In the Name of Guns: Nonviolent Resistance and the NRA by Rachel Burke @ Boston University
In 2013, President Obama addressed the nation with tears in his eyes regarding the massacre of twenty first graders at Sandy Hook Elementary school. Now, it is 2017, and the death toll at Sandy Hook has been topped by Orlando which has been topped by Las Vegas, making it “the deadliest mass shooting in US history.” The nation hears a call for gun control. Obama says this cycle “has become all too routine.” (Obama, 2015) In an interview with NBC news at the end of his term, he remains appalled at the unsupportive response of Congress. Again and again, conservatives deny legislation requesting stricter background checks even when 9 out of 10 Americans are for it. (Holt, 2017) With an issue like gun violence, there is no way to remove emotion from the equation, but with President Trump in office “emotion” takes on another meaning: a populist’s appeal to the public and a public shaped and intermingled by members of the National Rifle Association.
With staunch Republican rule at the federal level, “it is certainly true that democracy unchecked by liberalism can slide into excessive majoritarianism or oppressive populism.” (Berman) Checks and balances of the federal government may be threatened not only by legislation and court ruling, but perhaps most extremely by “the rise in Trumpian populism.” (Lieberman et. al) Jan Werner Müller says “the word populism remains mostly with the idea of a genuine egalitarian left-wing politics in potential conflict with the stances of a Democratic Party that, in the eyes of populist critics, has become too centrist.” (Müller) Trump’s populism holds traits of classical populism: appeal to the ordinary public, creation of an enemy, and a declaration of oneself as the sole supporter of the public’s interest. But Trump takes these qualities a step further, creating the oppressive populism that Berman speaks of.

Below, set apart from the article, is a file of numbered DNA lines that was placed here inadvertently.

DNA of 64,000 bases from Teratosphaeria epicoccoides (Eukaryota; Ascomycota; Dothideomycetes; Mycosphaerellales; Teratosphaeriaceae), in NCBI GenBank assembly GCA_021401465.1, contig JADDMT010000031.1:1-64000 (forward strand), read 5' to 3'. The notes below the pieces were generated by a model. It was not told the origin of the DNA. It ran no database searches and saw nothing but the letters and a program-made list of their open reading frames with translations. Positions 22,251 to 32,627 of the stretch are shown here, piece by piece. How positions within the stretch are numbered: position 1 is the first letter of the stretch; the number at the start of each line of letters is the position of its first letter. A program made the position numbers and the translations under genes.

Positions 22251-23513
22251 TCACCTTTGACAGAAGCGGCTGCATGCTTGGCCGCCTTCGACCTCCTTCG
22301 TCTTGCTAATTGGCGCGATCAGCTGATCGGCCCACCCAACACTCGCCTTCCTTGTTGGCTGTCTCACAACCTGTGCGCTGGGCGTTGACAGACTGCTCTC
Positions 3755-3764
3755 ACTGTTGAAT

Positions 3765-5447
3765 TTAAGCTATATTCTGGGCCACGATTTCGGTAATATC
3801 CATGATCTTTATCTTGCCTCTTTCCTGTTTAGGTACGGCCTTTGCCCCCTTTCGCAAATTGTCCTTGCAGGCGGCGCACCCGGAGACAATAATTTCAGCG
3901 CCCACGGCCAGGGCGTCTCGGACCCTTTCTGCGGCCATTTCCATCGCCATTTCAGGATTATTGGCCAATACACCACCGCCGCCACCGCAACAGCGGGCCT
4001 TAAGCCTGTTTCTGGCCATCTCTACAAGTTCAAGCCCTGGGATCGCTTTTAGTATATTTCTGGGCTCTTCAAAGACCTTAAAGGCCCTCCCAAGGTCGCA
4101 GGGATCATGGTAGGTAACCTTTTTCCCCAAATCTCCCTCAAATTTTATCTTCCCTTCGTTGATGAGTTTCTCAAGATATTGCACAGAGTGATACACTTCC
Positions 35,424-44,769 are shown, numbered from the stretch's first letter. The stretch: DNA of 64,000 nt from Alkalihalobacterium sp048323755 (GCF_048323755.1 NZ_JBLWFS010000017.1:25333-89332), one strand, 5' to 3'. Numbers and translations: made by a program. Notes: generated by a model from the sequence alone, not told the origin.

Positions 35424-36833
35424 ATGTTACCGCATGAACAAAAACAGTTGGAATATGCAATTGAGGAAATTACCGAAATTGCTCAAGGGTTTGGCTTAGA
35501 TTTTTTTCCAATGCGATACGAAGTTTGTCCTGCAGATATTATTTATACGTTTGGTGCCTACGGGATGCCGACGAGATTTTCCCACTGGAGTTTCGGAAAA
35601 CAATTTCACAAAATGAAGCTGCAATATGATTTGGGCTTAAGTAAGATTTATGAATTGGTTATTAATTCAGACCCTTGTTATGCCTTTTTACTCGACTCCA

Even though it had impressive success during the Obama administration, Trump’s oppressive populism is a perfect climate for the NRA to thrive in. A 2008 essay by Maria Stephan and Erica Chenoweth argues that nonviolent resistance is more effective in the long term than is violent resistance. Though this study applies to specific, extreme cases of resistance, it is a helpful lens to look through when examining the NRA. In a recent episode of his show Last Week Tonight, John Oliver spotlights the NRA and discusses why the organization is so prolific.
“Here we are again. After another mass shooting, with weak legislation doomed to failure. And there is clearly a disconnect between public opinion […] and any practical action in Washington. It is pretty clear what is standing between those two things, and it is the National Rifle Association. “ (Oliver, 2017) Unfaltering, nonviolent resistance is what protects the NRA’s cause. The whole situation seems contradictory: an organization that is centered around guns is the kingpin of nonviolent resistance. But in a way, this makes sense. If the NRA were to behave, or resist, gun control through means even nearly deemed violent, this would simply prove the point of its opposition. Furthermore, its resistance to gun control is consistent: members are active even when there is no uproar.
For gun control to be passed, those citizens that believe in gun control must out-resist the NRA. The public needs to stand up to the populist. The nine out of ten people who support background checks need to realize that Donald Trump does not, and say something about it. At the end of his episode on the NRA, John Oliver instructs his listeners to call their representatives today and remind them that this is an issue the American public is serious about, and then call them tomorrow, and also the next day until something has changed. Nonviolent resistance is dependent on planning, deliberating and perseverance. Americans cannot stand by and wait for another Las Vegas, which after only a month has been forgotten by so many.
Illustration by Rick Calzi, “Dying Breed.”